Sexual health education programmes failing – Survey

A study on reproductive health has revealed that most sexual education programmes are failing despite strong commitment from the gov­ernment and civil society organisa­tions (CSOs) to prepare the youth towards successful and healthy transition to adulthood.

According to the study, the failures resulted from the fact that most sexual education programmes are delivered to the youth late at adolescence stage, while most of these programmes do not recognise that many youth are in sexually active relationships.

Survey conducted in the Ashan­ti and Northern regions of Ghana also revealed that the youth in those regions have limited under­standing on reproductive health rights and marriage.

Additionally, it said detailed and correct knowledge about sexual reproductive health was very low and open and clear communica­tion between couples about sex was generally very low prior to the first sexual encounter.

The qualitative study embedded in the 2022 Ghana Demographic and Health Survey (GDHS) titled “Agency, Consent, and Coercion: Young People’s Experience of First Sex in Ashanti and Northern Regions in Ghana,” was con­ducted by the Ghana Statistical Service, in collaboration with Ministry of Health, Ghana Health Service with funding from United States Agency for International Development.

The key focus of the pro­gramme was ensuring these young people transition into adulthood in a healthy way that allows them to contribute to their full poten­tial; also circumstances in which first sex occurs may shape life trajectories, health and wellbeing outcomes of the youth.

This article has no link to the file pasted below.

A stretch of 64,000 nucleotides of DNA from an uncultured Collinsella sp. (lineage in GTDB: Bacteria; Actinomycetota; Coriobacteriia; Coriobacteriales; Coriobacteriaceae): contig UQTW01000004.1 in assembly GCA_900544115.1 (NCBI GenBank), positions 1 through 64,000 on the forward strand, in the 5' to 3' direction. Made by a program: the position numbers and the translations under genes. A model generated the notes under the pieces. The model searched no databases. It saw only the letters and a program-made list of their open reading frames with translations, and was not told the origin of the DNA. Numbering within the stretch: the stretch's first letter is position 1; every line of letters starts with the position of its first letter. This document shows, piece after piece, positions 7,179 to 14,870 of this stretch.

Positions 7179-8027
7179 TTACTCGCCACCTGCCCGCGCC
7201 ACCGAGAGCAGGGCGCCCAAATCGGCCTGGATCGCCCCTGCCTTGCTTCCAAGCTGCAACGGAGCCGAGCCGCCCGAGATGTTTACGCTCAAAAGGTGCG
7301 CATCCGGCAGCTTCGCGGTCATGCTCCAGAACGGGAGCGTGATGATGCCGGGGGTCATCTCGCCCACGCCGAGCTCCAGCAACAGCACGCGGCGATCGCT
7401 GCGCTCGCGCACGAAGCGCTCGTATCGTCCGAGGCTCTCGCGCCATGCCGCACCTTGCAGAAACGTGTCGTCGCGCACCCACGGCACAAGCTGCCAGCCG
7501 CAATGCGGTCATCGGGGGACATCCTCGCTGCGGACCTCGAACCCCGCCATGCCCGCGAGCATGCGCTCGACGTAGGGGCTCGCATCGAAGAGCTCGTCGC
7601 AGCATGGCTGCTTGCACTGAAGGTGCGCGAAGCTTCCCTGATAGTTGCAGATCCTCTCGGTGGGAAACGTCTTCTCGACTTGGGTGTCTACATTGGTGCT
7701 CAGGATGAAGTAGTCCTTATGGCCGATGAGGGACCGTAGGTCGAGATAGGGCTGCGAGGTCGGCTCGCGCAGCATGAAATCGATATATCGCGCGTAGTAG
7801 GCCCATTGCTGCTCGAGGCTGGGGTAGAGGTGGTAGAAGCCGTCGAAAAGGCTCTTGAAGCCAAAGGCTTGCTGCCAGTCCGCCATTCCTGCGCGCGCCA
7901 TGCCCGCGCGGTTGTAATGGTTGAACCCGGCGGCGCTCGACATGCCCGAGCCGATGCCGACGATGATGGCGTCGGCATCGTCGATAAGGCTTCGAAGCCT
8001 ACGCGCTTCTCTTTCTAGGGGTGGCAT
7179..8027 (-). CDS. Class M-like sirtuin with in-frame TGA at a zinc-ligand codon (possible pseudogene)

The study’s goal was to inves­tigate the context in which young people engage in first sex, specifi­cally regarding coercion.

It examined the knowledge and reproductive health and sexual behaviour between the ages of 15 and 29 in those regions.

There were 154 respondents, 12 (seven urban and five rural) clus­ters in Ashanti Region, 13 (seven urban and six rural) clusters in the Northern Region; 114 were young women and 40 were young men.

According to the study four in five respondents had first sexual experiences within intimate rela­tionships.

Also one in five respondents had their first sex with someone they were not in a relationship with at the time.

All respondents in the Ashanti Region and all male respondents in the Northern Region reported having first sex when they were not married.


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